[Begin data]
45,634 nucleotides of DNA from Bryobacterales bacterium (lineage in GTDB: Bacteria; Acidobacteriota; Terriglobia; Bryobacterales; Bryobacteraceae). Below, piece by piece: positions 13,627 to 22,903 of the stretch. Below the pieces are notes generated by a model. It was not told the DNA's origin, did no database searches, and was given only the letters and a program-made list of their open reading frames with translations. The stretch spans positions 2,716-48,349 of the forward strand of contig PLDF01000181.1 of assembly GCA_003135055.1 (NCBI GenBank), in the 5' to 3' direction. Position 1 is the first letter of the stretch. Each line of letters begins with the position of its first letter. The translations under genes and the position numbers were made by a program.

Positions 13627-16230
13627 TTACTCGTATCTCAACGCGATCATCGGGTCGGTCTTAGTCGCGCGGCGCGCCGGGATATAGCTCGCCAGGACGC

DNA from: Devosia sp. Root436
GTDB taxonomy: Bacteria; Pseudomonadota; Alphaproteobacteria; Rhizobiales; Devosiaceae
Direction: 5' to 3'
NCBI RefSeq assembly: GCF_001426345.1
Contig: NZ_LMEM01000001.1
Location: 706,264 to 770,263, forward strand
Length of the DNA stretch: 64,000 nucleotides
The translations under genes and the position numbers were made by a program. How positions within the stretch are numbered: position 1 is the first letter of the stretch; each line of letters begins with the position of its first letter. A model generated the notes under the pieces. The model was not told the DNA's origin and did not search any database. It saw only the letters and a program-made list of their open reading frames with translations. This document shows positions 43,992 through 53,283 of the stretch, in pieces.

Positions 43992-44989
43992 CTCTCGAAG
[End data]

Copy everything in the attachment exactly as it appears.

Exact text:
45,634 nucleotides of DNA from Bryobacterales bacterium (lineage in GTDB: Bacteria; Acidobacteriota; Terriglobia; Bryobacterales; Bryobacteraceae). Below, piece by piece: positions 13,627 to 22,903 of the stretch. Below the pieces are notes generated by a model. It was not told the DNA's origin, did no database searches, and was given only the letters and a program-made list of their open reading frames with translations. The stretch spans positions 2,716-48,349 of the forward strand of contig PLDF01000181.1 of assembly GCA_003135055.1 (NCBI GenBank), in the 5' to 3' direction. Position 1 is the first letter of the stretch. Each line of letters begins with the position of its first letter. The translations under genes and the position numbers were made by a program.

Positions 13627-16230
13627 TTACTCGTATCTCAACGCGATCATCGGGTCGGTCTTAGTCGCGCGGCGCGCCGGGATATAGCTCGCCAGGACGC

DNA from: Devosia sp. Root436
GTDB taxonomy: Bacteria; Pseudomonadota; Alphaproteobacteria; Rhizobiales; Devosiaceae
Direction: 5' to 3'
NCBI RefSeq assembly: GCF_001426345.1
Contig: NZ_LMEM01000001.1
Location: 706,264 to 770,263, forward strand
Length of the DNA stretch: 64,000 nucleotides
The translations under genes and the position numbers were made by a program. How positions within the stretch are numbered: position 1 is the first letter of the stretch; each line of letters begins with the position of its first letter. A model generated the notes under the pieces. The model was not told the DNA's origin and did not search any database. It saw only the letters and a program-made list of their open reading frames with translations. This document shows positions 43,992 through 53,283 of the stretch, in pieces.

Positions 43992-44989
43992 CTCTCGAAG